17. Monitoring the Performance

When operating the Greenbone Security Manager (GSM), a considerable amount of data may be transmitted by the target systems. The available scan results are analyzed, filtered and processed by the GSM. On larger GSM types this occurs generally simultaneously and by many users and processes.

17.1. Optimizing the Scan Performance

The speed of a scan depends on many parameters:

  • Selected ports
  • Selected scan configuration
  • Scanning order of targets

17.1.1. Selecting a Port List for a Task

Which port list is configured for a target and as such for the tasks and the scans has a large influence on the discovery performance and on the scan duration. General Information about Ports and Port Lists

Ports are the connection points of network communication. Each port of a system connects with the port on another system.

Transmission Control Protocol (TCP) ports

  • 65535 TCP ports for each system
  • Data transmission occurs in both directions between two TCP ports.
  • The scan of TCP ports is usually performed simply and fast.

User Datagram Protocol (UDP) ports

  • 65535 UDP ports for each system
  • Data transmission occurs only in one directions between two UDP ports.
  • Data received by UDP are not necessarily confirmed, so the testing of UDP ports usually takes longer.

Additionally, there is the special port 0. Ports 0 to 1023 need to be highlighted as so called privileged or system ports and cannot be opened by user applications 1.

The Internet Assigned Numbers Authority (IANA) assigns ports to standard protocols, e.g. port 80 to “http” or port 443 to “https”. Over 5000 ports are registered.

Scanning all ports takes too long in many cases and many ports are usually not used. To overcome this, port lists can be used.

All ports of all systems of all internet accessible systems were analyzed and lists of the most used ports were created. Those do not necessarily reflect the IANA list because there is no obligation to register a specific service type for a respective port. Nmap, an open source port scanner, and the OpenVAS scanner use different lists by default and do not check all ports either.

For most scans it is often enough to scan the ports registered with the IANA.

The following port lists are predefined on the GSM:

  • All IANA assigned TCP 2012-02-10: all TCP ports assigned by IANA on 10th of February 2012
  • All IANA assigned TCP and UDP 2012-02-10: all TCP and UDP ports assigned by IANA on 10th of February 2012
  • All privileged TCP
  • All privileged TCP and UDP
  • All TCP
  • All TCP and Nmap 5.51 top 100 UDP: all TCP ports and the top 100 UDP ports according to Nmap 5.51
  • All TCP and Nmap 5.51 top 1000 UDP: all TCP ports and the top 1000 UDP ports according to Nmap 5.51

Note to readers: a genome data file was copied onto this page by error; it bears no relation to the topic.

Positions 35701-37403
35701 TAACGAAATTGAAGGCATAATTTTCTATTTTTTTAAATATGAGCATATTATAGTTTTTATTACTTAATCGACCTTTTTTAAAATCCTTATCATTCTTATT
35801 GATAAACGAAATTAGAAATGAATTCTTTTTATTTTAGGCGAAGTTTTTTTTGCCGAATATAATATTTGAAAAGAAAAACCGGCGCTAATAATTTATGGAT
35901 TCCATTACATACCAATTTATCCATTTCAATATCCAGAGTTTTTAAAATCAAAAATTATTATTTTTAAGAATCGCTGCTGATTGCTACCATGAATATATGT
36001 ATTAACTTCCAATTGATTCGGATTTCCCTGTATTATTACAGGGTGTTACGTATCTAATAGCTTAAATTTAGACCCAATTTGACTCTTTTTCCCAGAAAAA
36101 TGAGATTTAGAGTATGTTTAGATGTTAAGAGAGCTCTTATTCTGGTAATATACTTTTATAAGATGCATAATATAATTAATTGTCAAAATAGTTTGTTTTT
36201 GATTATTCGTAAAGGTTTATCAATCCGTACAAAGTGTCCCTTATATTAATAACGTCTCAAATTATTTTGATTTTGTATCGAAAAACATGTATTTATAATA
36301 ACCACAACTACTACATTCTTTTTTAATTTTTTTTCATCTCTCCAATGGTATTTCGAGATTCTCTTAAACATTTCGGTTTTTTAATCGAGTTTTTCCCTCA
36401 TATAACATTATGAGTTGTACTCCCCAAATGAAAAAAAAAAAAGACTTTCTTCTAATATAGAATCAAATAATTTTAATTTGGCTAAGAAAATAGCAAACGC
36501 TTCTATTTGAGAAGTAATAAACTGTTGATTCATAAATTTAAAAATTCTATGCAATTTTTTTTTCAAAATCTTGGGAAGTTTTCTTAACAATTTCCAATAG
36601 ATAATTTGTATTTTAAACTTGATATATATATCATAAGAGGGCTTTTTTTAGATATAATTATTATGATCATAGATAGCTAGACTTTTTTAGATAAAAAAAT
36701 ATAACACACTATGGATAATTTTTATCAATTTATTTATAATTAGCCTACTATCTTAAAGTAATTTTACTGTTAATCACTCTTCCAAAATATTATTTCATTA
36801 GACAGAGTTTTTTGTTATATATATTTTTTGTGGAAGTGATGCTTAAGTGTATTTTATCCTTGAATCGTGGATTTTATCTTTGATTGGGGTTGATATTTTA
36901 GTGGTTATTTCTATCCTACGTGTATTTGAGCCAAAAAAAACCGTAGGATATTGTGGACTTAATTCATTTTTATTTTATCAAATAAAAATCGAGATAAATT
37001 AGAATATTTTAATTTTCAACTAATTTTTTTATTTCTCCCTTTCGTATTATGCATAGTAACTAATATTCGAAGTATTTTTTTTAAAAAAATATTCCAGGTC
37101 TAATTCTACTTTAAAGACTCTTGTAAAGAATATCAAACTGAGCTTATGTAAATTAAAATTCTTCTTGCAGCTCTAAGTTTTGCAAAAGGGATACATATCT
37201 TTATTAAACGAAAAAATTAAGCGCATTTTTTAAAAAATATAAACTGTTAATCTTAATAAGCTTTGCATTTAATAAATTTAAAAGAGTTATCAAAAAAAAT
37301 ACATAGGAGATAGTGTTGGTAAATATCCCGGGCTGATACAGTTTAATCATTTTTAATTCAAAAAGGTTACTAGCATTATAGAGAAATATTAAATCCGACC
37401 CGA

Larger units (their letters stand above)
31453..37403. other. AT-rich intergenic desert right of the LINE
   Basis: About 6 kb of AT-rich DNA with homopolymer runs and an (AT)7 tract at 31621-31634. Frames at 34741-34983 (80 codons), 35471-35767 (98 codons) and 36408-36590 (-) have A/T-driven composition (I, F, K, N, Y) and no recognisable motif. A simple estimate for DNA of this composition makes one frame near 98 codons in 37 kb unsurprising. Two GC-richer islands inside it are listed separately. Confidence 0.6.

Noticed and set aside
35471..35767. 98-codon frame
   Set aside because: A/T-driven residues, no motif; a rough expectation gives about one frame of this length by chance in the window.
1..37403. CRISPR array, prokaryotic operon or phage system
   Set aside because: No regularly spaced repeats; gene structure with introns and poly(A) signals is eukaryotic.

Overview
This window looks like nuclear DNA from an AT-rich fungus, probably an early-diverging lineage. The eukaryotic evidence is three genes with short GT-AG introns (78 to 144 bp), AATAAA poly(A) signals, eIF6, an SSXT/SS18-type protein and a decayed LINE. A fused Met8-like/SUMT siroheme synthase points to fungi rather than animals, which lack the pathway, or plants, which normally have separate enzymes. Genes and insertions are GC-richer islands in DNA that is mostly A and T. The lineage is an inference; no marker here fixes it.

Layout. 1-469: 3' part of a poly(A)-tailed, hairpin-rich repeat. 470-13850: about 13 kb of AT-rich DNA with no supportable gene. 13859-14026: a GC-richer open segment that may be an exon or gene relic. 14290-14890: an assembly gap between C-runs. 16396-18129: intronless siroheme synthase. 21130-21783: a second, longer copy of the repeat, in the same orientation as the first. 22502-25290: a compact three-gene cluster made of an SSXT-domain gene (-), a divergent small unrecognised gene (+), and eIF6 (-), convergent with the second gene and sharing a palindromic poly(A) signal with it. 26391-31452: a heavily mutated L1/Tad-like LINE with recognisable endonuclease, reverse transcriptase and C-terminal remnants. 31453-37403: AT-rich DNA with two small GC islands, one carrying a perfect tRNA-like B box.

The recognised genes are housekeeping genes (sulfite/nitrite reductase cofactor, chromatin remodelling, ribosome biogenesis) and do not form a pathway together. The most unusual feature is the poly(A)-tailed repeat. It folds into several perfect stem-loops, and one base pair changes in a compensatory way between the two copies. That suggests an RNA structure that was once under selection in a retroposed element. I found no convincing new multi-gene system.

• Nmap 5.51 top 2000 TCP and top 100 UDP: the top 2000 TCP ports and the top 100 UDP ports according to Nmap 5.51
  • OpenVAS Default: the TCP ports which are scanned by the OpenVAS scanner when passing the default port range preference Creating and Managing Port Lists

If applications run on unusual ports and they should be monitored and tested with the GSM, the default port lists should be adapted. If necessary, an individual port list including the desired port can be created. Creating a Port List

A new port list can be created as follows:

  1. Select Configuration > Port Lists in the menu bar.

  2. Create a new port list by clicking new.

  3. Define the port list (see Fig. 17.1).


    Fig. 17.1 Creating a new port list

  4. Click Save.

The following details of the port list can be defined:

Definition of the name. The name can be chosen freely.
An optional comment can contain additional information.
Port Ranges

Manual entry of the port ranges or importing of a list of the port ranges. When entering manually, the port ranges are separated by commas. When importing from a file, the entries can be separated with commas or line breaks.

Each value in the list can be a single port (e.g. 7) or a port range (e.g. 9-11). These options can be mixed (e.g. 5, 7, 9-11, 13).

An entry in the list can be preceded by a protocol specifier (T: for TCP, U: for UDP), e.g. T:1-3, U:7, 9-11 (TCP ports 1, 2 and 3, UDP ports 7, 9, 10 and 11). If no specifier is given, TCP is assumed. Managing Port Lists

List Page

All existing port lists can be displayed by selecting Configuration > Port Lists in the menu bar.

For all port lists the following information is displayed:

Name of the port list. A global port list is marked with view_other.
Total number of ports in the port list.
Number of TCP ports in the port list.
Number of UDP ports in the port list.

For all port lists the following actions are available:

  • trashcan Delete the port list. Only port lists which are currently not used can be deleted.
  • edit Edit the port list. Only port lists which are currently not used can be edited.
  • clone Clone the port list.
  • export Export the port list as an XML file.


By clicking trashcan or export below the list of port lists more than one port list can be deleted or exported at a time. The drop-down-list is used to select which port lists are deleted or exported.

Details Page

Click on the name of a port list to display the details of the port list. Click details to open the details page of the port list.

The following registers are available:

General information about the port list.